Dutch designer Dirk Vander Kooij is a true craftsman, although most of the things he produces are actually not made by hand. He is a new kind of craftsman, one who embraces technology and machines.
The studio had moved from a smaller space in Eindhoven to the Hembrugterrein Zaandam, in a place twice as big. In the “Optiekgebouw” on the 45 hectares area of the old munitions factory, Studio Dirk Vander Kooij is one of the first new creative residents, a working place with two large robot-arms, a lathe, end mills and cylinders, an evocative showroom and the office. This is exactly as he wishes: plenty of space and view, by the water and surrounded by green. Three employees and dog Siem complete the atmosphere.
The adventure began in 2010 when Dirk van der Kooij (Hout- & Meubileringscollege Amsterdam, Design Academy Eindhoven (NL)) got fascinated by an old 3D printer for his final project. With the emphasis on old, because the 40 years old machineries cannot print so accurately like the old ones, he caught this as a benefit. “You can actually see the lines running where the shape is build. Printers of the new generation create only slippery material, while I prefer the low resolution structure”, he says. The designer-creator-craftsman built his own 3D printer in a period of one year and a half and graduated cum laude from the Design Academy.
With his Endless collection, Dirk made a flying start as the creator of the first worldwide robot which can extrude furniture pieces from 100% recycled material. This creation led him to win the Dutch Design Award in 2011. This recycled synthetic material is fascinating for Dirk. He shows that we have a wrong image of plastic as a cheap and breakable material. “It is actually durable, beautiful and elastic. I can make objects, unknown as plastic ones”, he says. With the help of a robot, layer by layer built up lines structure, it results in products that range from colorful, poetical and funny to strong printed synthetic vases, chairs, tables and lamps.
Dirk stays true to his philosophy: procedures to get into a new product are as important as the final product itself. He loves also the statement that birds learn to fly not by reading books. “Innovation is not in books.” You need patience and a dose of courage to make something actually beautiful. This includes falling and rising up again. “How long it takes to go somewhere I do not know, but I always arrive”, he says.
In his work Dirk combines tradition and technology; mixing manual work and digital robot technique every piece of furniture is produced as a special industrial “unicum”. He is not interested in standardization or mass production, but in a way to produce industrial quality products that are actually beautiful without using strict production systems, huge investments in tools and materials and long production lines. In the studio design, creation, improvement count and again designing, crafting and perfecting something beautiful, this is what matters. As the contemporary craftsman develops more knowledge and skills thanks to the constant iteration, as a result the design process remains smooth and flexible. By continuously working on sharpening and kneading technique, and discovering new production processes, they cannot only bring direct improvement after every created chair, but they lead to the production of new and more shapes.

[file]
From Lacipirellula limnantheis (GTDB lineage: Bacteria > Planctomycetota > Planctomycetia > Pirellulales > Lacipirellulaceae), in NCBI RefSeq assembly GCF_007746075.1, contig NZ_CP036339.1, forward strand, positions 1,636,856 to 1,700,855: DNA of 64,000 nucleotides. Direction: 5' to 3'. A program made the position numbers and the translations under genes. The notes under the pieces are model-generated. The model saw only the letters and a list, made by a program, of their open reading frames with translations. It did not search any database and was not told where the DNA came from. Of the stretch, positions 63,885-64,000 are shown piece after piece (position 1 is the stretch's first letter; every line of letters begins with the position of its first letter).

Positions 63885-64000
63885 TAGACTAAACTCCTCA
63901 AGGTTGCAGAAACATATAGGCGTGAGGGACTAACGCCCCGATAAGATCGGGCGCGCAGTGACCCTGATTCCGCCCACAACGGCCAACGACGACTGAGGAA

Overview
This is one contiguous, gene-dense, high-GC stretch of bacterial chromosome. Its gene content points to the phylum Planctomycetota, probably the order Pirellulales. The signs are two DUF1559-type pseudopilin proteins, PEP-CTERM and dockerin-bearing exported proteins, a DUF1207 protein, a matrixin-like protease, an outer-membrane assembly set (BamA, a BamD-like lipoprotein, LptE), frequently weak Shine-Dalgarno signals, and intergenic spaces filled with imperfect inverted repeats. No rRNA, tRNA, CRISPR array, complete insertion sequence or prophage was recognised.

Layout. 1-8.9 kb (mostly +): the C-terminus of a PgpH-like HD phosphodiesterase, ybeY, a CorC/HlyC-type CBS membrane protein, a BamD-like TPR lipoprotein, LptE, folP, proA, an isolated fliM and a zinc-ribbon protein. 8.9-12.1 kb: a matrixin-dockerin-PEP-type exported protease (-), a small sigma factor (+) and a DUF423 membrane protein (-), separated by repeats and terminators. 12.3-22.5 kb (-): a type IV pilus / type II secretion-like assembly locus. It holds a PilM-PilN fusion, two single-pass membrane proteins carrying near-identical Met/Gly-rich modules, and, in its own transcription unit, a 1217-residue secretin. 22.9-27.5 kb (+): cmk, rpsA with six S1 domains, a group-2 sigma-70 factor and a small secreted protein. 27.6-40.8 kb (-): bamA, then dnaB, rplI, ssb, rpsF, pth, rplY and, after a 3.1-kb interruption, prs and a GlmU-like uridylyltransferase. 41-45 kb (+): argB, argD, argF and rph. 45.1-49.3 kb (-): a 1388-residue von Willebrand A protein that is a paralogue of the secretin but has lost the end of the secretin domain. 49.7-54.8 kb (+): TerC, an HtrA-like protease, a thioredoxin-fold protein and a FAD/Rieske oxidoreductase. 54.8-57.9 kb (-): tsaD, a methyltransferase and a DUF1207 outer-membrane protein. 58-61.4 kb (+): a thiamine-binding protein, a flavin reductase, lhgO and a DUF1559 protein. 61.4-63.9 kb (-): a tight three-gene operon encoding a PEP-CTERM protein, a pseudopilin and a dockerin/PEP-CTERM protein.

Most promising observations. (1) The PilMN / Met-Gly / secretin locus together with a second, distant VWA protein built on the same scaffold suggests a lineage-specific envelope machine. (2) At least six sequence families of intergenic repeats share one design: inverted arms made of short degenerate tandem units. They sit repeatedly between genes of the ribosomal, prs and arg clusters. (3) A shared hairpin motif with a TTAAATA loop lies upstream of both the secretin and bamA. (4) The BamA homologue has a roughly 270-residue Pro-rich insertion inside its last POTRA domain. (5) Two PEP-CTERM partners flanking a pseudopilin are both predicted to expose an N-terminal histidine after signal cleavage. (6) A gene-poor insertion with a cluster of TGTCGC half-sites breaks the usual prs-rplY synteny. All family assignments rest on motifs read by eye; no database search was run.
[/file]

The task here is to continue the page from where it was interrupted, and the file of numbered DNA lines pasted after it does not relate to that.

The first Endless chairs were very angular. Now the robot arm can create round shapes, even more it can shape a synthetic wire. This resulted in a complete other image: like the transparent floor lamp Satellite, which resembles massive glass. In this way, new products with new shapes come out naturally and quickly.
Actually Dirk works against what a programmed flawless 3D printer normally does: deliver perfect design. He likes the mistakes in the reproduction process and the failed prototypes, because they evolve in new handmade pieces: an enormous quantity of used plastic is used to create an indestructible thick table. Residual recycled synthetic plastic is unique and actually too beautiful to dump it. Therefore collected residual material pieces go with their own specific history, color and pattern into a melting pot.
The result: a cool and evocative table with the most gorgeous patterns and colors, none of which is the same. “If you look at these furniture, you know immediately that they cannot be made from others than our synthetic materials or produced following another process”, he says.
At Studio Dirk Vander Kooij recycling is seen more as a conceptual phenomena rather than a green solution for our waste. From the color change after the production of a Chubby Chair out of recycled synthetic materials, four colorful clothes hangers are made. “Recycled material has a history that can be literary seen in the product. That gives particular beauty and layering.”